MINNEAPOLIS -- Pennant races are supposed to be fun, aren't they? Because the ones that have passed through Target Field this week have been no different than the spirit-dampening rain that came and went on Saturday night: They just make life miserable for the Twins.
Minnesota lost its fourth straight game on Saturday, waiting out a two-hour rain delay to do it, and as has happened throughout much of this homestand, the game never seemed particularly competitive. The final score was Tampa Bay 7, Minnesota 0, meaning the Twins have yet to score a run on the Rays in the series.
Oh, and reigning Cy Young winner David Price pitches Sunday.
"Same old story," said a disgusted-sounding manager Ron Gardenhire. "Those guys are playing for something over there -- they're into the games. We didn't look like we are really getting after it too much, and I guess the weather really bothered us more. Which is disappointing."
One suspects it's infuriating, too, but Gardenhire kept his emotions in check. He pointed out that the Twins, who have now lost 11 straight games to Tampa Bay, were competitive when the teams met in St. Petersburg in July; the Rays swept those four games by a cumulative score of 19-11.
Oh, for the days of sunny weather and close losses. The Twins beat Oakland, 4-3, on Tuesday, but in the four games since then, they have been outscored 36-5 by playoff contenders from Oakland and Tampa Bay. The only bright side of Saturday's loss: Fewer than 2,000 fans were around at the end to witness it, chased off by a steady rain that delayed play midway through the fourth inning, and by a Twins offense that rarely even threatens to score. Only one Twin reached third base on Saturday, but that's one more than managed it on Friday.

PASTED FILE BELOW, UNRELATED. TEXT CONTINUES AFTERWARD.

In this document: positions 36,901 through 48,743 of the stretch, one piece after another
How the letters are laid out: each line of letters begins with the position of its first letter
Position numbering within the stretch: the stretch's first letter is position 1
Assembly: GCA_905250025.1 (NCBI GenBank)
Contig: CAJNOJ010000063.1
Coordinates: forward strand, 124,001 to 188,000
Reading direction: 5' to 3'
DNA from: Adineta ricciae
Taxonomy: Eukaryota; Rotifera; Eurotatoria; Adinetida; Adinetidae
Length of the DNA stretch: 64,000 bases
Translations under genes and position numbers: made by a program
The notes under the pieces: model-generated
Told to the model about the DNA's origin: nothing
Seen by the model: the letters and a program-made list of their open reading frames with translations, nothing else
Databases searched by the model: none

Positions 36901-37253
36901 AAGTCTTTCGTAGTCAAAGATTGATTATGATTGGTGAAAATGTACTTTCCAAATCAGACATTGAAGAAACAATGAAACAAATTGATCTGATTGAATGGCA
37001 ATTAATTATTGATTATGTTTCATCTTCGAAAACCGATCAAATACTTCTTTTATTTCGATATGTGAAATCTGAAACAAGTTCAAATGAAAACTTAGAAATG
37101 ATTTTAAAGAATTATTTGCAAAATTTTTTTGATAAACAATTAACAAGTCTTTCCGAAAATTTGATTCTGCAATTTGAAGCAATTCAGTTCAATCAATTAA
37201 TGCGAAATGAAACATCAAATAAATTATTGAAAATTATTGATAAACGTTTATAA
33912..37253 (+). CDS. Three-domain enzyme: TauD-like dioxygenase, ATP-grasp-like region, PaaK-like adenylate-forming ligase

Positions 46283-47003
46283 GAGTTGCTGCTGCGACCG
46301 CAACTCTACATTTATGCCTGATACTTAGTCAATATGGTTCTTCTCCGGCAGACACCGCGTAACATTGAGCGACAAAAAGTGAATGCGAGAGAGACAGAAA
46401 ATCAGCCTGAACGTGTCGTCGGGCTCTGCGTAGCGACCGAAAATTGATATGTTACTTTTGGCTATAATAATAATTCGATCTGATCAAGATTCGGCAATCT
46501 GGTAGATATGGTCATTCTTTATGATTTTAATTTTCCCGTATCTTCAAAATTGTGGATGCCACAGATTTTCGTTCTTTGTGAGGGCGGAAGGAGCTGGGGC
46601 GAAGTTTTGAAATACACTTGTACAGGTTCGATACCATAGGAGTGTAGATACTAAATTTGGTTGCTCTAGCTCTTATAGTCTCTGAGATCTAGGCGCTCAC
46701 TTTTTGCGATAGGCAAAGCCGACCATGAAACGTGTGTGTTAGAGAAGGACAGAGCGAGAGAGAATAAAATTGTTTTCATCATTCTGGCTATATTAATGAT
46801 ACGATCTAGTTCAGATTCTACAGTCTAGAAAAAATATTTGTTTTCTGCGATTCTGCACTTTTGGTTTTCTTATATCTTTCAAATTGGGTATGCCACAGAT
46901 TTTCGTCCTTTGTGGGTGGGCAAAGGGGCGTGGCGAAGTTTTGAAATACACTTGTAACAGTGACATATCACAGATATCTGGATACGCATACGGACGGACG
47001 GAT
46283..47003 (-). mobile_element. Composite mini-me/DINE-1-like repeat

The Twins have gone 36 innings without scoring more than one run, which actually understates the offensive stupor: They've gone 19 innings without scoring any.
"It's not easy. But they've got to play in the same thing we do," Gardenhire said of the chilly, wet conditions. "We have no excuse. We didn't play worth a flip, and they did."
Matt Moore was the Rays' starter on Saturday, and OK, lots of teams have trouble scoring on him. The lefthander is 15-3, after all, and has an ERA of 0.61 in September. But Moore only pitched three innings, his likely 16th victory lost when a steady rain interrupted play with the Rays leading 4-0. The Twins also couldn't score off of Brandon Gomes, and Wesley Wright, and Jamey Wright, and Roberto Hernandez, and Cesar Ramos. The Rays' pen pitched the final six innings, with the same effectiveness as Moore.
Andrew Albers started for the Twins, but the anticipated matchup of lefthanders never developed. Albers, who didn't allow a run over seven innings in his last start, wasn't sharp in this one, giving up four runs on six hits over four innings. He, too, didn't return after the rains finally slacked off after two hours and four minutes, but he'd already tacked another half run on to his ERA, which now stands at 3.81 despite three scoreless outings in his eight starts.
The Rays' first run included some luck, but good teams always seem to be luckier than bad ones. In this case, rookie Wil Myers punched a soft liner just over first baseman Chris Colabello's head, and it landed an inch or two inside the foul line for a double. Handed the gift, the Rays took advantage by moving Myers to third on a ground out, and bringing him home on a sacrifice fly.
Evan Longoria made it 2-0 in the third with an RBI double, and three straight singles in the fourth, followed by another sacrifice fly, made the score 4-0 just as the rain turned heavy.
"They're a good team. They find ways to win ballgames," Gardenhire said. "That's why they're in a pennant race. We're just overmatched right now."
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